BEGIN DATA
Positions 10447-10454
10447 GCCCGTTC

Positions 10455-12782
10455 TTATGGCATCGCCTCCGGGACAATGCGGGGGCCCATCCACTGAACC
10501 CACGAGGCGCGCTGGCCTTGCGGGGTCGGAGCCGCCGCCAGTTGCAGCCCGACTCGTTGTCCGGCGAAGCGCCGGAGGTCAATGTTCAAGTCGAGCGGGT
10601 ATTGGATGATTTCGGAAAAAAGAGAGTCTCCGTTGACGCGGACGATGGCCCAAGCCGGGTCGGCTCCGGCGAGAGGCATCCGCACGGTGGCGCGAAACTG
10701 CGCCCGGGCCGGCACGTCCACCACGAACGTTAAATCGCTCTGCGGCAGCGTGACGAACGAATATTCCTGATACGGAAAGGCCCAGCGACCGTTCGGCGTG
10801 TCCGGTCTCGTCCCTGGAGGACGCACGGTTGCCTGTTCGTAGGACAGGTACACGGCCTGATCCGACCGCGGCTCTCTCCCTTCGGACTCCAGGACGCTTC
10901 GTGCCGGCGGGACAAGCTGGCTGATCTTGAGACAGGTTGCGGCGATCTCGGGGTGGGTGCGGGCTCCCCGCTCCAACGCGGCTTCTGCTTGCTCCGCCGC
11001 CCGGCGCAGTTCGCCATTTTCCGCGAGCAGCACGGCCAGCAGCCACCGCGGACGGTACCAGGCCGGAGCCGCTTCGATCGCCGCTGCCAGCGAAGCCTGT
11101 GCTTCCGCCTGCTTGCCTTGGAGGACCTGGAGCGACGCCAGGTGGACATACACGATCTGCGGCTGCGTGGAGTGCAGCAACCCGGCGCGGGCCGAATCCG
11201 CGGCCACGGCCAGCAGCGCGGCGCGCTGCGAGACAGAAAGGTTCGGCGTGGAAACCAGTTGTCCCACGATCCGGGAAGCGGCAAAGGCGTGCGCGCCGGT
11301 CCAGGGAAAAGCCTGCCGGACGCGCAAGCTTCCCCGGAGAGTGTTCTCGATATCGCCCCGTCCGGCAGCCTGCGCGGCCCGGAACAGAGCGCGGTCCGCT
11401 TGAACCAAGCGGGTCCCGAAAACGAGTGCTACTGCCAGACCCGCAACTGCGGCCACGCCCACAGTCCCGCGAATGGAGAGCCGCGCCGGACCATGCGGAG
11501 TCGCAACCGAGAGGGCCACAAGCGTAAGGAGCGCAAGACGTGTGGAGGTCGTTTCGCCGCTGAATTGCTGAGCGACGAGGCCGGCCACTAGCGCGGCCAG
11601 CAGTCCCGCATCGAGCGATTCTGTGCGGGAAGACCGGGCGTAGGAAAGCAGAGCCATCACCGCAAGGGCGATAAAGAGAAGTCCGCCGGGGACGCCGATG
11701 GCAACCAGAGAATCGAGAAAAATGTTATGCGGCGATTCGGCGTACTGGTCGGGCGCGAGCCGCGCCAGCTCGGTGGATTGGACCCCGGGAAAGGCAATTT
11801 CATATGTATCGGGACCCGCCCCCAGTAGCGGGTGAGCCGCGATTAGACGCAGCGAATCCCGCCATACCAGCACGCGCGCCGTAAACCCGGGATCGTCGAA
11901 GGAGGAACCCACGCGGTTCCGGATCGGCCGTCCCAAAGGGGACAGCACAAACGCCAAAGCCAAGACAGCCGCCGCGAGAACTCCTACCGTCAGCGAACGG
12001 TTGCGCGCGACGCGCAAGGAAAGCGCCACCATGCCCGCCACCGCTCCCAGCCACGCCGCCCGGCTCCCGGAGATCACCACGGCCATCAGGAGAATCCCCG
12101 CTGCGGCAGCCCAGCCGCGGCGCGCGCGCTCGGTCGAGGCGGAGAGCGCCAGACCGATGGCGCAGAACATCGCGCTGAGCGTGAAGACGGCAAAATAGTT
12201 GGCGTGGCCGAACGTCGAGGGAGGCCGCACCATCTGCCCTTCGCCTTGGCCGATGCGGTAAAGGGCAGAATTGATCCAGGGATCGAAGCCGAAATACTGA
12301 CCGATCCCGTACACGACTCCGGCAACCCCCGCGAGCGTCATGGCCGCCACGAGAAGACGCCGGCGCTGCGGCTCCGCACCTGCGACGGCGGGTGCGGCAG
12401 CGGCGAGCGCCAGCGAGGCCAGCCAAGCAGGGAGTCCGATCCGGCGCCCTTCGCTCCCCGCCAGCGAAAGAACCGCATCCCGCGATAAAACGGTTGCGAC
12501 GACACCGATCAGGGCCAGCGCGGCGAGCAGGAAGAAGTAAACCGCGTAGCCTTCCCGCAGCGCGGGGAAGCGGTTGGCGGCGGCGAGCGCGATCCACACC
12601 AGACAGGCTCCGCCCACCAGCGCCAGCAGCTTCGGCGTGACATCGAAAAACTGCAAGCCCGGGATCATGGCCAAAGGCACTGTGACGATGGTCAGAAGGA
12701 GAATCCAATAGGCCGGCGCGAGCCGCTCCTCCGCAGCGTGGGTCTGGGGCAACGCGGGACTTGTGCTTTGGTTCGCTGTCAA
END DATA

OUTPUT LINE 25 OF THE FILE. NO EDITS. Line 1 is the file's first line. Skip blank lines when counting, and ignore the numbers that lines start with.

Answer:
12501 GACACCGATCAGGGCCAGCGCGGCGAGCAGGAAGAAGTAAACCGCGTAGCCTTCCCGCAGCGCGGGGAAGCGGTTGGCGGCGGCGAGCGCGATCCACACC